Dru just spent a couple of months on the Commencal Meta HT AM ‘Essential’, a £1300 hardtail that’s designed to prove the point that a good hardtail beats a bad full suspension.
Review by James Farrow, photos by Callum Philpott
The Commencal Meta HT AM is Commencal’s €1599 hardtail. It’s built with a triple-butted 6061 alloy frame, 650b wheels, 2.8″ tyres and a RockShox Yari to absorb the bumps.
The bike is available online from Commencal’s website and is currently on pre-order, with bikes available June 2018.
At €1599 (around £1300) it’s one of the lowest priced bikes we’ve tested here at Wideopenmag and, Commencal say, has been designed to prove that ‘a good hardtail is better than a bad full suspension’. No arguments from us!
- 27.5″+ wheels.
- Room for 2.8″ tyres.
- Takes 29″ wheels.
- Rockshox Yari RC fork.
- SRAM NX 11-speed drive train.
- SPANK Oozy rims.
Out of the box
The bike arrived in mid-winter and was subjected to an almost constant pasting of wet, muddy and often snowy trails. I put in plenty of Cornish local laps and strayed a bit further afield to Bike Park Wales and the Forest of Dean.
Despite being one of the most affordable bikes we’ve seen here at Wideopen I wasn’t going to give it an easy ride.
Pulling the bike out of the box and building it up was easy. You buy your bike online from Commencal (it’s also available elsewhere though), it arrives in a big cardboard box and all you need to do is straighten the bars and you’re good to go.
The kit list on the bike fits the price nicely.
You’ve got SRAM’s NX 11 speed groupset, a 160mm Yari RC fork and SRAM Level brakes with big 120/180mm rotors. There’s also 2.8″ Maxxis tyres and Commencal bits filling in the gaps.
The Spank Oozy Trail 395+ rims are tubeless ready, but like many, the bike comes with tubes fitted. There wasn’t any tape or valves in the box, but a couple of wraps of Gorilla Tape, some valves and a splash of sealant later they went up tubeless no issues.
As you’ve probably noticed, there’s no dropper post so you’ll find yourself having to stop and adjust saddle height like it’s 2001. You can upgrade when you buy from Commencal with a choice of a €100 125mm Kind Shock Dropzone (with no remote) or a Reverb for €300. The added cost of a Reverb, does start to chip away at the bike’s price advantage.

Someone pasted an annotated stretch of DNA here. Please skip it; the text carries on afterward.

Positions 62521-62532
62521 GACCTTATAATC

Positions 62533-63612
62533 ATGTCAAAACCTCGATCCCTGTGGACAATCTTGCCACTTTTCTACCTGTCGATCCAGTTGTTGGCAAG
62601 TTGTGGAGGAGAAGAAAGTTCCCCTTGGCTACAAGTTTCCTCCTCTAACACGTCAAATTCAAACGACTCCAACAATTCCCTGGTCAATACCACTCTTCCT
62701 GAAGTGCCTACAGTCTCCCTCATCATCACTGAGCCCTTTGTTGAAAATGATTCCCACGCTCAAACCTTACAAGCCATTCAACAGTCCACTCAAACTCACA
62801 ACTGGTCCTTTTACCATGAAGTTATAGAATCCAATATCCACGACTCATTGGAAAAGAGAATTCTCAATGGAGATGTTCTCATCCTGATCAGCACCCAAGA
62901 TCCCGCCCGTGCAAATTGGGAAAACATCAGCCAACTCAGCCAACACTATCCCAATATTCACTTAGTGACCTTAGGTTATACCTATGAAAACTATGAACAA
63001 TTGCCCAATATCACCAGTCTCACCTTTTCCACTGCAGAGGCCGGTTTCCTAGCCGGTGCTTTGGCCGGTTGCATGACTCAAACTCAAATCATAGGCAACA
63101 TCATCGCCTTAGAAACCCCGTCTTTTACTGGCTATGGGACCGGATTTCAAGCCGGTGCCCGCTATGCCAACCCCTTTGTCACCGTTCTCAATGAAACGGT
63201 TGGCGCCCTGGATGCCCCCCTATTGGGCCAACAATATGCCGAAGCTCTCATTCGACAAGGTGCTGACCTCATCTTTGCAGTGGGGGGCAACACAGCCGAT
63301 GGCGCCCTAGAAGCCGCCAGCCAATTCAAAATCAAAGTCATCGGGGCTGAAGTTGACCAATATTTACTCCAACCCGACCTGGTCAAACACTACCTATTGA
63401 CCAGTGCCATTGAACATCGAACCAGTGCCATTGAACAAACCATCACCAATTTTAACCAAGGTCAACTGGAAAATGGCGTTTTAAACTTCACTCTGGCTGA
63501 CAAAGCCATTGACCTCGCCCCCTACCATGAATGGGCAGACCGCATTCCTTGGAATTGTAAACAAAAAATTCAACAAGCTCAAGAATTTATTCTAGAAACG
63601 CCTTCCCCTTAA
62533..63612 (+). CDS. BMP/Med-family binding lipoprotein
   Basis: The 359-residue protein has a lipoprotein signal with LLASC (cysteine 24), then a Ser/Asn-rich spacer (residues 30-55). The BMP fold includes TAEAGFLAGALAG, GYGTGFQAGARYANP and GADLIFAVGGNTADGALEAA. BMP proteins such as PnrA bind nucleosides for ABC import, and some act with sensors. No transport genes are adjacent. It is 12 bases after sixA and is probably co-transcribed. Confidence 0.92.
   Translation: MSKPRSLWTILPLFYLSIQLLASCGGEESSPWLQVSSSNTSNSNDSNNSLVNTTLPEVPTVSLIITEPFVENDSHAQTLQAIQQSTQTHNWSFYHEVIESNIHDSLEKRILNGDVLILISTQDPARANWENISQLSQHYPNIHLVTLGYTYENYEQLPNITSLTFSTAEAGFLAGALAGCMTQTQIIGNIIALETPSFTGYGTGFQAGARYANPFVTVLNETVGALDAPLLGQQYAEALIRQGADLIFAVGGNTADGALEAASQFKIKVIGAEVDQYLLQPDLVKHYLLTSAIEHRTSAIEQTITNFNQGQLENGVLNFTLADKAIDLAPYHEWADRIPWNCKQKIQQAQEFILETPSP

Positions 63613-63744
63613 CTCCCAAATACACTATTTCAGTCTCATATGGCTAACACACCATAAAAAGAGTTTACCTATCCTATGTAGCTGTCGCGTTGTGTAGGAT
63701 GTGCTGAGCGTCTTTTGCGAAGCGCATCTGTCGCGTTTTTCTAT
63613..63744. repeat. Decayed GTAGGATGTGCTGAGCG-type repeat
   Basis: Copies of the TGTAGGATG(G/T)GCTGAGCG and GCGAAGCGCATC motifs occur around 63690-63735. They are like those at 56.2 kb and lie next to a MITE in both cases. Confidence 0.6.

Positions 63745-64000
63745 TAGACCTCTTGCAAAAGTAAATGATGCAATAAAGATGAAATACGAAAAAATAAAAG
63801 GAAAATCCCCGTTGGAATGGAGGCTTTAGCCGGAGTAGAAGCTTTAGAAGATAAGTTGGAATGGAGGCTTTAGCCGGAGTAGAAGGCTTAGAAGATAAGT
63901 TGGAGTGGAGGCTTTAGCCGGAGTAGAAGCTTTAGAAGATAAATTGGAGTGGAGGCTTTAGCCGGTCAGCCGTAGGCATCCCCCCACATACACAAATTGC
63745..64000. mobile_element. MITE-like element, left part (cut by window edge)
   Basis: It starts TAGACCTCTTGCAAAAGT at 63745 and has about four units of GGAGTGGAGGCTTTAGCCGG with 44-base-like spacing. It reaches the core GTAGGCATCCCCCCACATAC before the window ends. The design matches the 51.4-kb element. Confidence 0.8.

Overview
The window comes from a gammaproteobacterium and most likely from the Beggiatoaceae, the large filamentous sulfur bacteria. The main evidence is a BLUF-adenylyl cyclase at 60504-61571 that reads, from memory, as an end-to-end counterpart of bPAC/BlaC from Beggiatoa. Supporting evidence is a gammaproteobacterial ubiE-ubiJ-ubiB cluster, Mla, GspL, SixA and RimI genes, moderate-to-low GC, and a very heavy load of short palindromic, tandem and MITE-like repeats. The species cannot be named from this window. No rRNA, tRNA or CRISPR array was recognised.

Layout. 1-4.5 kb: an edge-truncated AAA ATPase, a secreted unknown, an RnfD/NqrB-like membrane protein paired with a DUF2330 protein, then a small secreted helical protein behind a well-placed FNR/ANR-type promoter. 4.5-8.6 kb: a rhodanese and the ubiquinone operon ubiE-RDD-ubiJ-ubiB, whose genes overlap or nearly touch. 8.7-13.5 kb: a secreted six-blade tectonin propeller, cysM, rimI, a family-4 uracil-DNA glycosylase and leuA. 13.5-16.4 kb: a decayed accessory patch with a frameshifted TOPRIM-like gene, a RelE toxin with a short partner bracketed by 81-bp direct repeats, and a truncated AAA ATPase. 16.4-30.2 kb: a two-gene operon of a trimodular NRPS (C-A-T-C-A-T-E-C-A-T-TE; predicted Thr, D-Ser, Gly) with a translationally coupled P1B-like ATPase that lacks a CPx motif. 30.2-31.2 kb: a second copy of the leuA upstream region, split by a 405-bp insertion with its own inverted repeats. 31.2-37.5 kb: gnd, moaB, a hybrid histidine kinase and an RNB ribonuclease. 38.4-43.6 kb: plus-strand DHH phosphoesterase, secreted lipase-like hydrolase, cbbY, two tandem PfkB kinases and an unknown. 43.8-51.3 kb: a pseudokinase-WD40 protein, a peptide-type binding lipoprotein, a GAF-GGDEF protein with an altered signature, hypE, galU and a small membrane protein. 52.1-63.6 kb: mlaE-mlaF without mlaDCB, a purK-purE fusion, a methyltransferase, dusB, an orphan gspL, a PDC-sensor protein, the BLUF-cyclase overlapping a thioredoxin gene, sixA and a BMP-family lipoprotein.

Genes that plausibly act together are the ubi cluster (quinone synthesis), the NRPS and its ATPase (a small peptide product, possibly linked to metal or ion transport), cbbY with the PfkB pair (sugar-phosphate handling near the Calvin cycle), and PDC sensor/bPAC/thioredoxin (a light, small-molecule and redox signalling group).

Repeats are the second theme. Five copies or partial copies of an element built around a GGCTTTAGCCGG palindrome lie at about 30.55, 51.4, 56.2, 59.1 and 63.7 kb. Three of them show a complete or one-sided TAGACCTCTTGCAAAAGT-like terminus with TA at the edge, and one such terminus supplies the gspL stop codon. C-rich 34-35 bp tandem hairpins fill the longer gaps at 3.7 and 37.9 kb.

Last but not least, it’s a very personal point but I love the look of the bike and was stoked on the Shiny Gun Metal finish from the get-go. I really like how the colour seems to shift and change as the light hits it.
Riding the Meta
I spent most of my time on the Meta at a local spot in deepest, darkest Cornwall and true to form, the British winter threw some challenging conditions at the bike.
On the loose, natural and muddy trails the plus sized Rekon tyres struggled for grip floating over the mud, rather than digging in. If you’re looking at the Meta as a winter-whip and ride lots natural trails you’d be better off with a narrower choice of rims and tyres.
The Meta was great fun to chuck around on tight, steep, techy trails and the 65° head angle is bang on the money. The Yari RC fork is also damn good and was easy to setup, ride and maintain. Seeing that fork on a bike of this price is awesome.
When the speed increases and the trails open up the bike does feel a little sketchier. I put this down to the pretty short 420mm reach/602mm effective top tube combo on my size medium. The bike is fun to ride but, I’d love to see the medium stretched out a bit or the stand-over reduced on the larger size. The SRAM Level brakes didn’t help at speed either and despite the big rotors they struggled to scrub speed on any surface.
It’s not all bad though. I took the Meta to Bikepark Wales and the Forest of Dean and the bike flew. It’s totally at home on hard packed, surfaced trails and loves slashing berms on the red and blue graded loops. As a trail centre bike, the Meta is cracking.
Things I liked
- It’s a great looking bike
- The Yari RC fork is great – simple and effective
Things that could be better
- No dropper post
- The reach could be a little longer
What did we think?
So, should you buy one?
I wouldn’t buy the Meta HT AM Essential as my only bike. The plus size tyres and the short reach don’t suite the riding that I tend to do and I find it a little unsteady on faster trails. Once you’ve added a dropper post, the price does also push the Meta outside of that ‘cheap second bike’ category.
For riders that are new to the sport or on a limited budget it’s a really solid choice. It’d be a brilliant value first mountain bike that you could upgrade later when you decide you need a dropper and, in the mean time, would be an absolute blast to ride. There’s similar bikes for similar money, but few of them look as good as the Meta.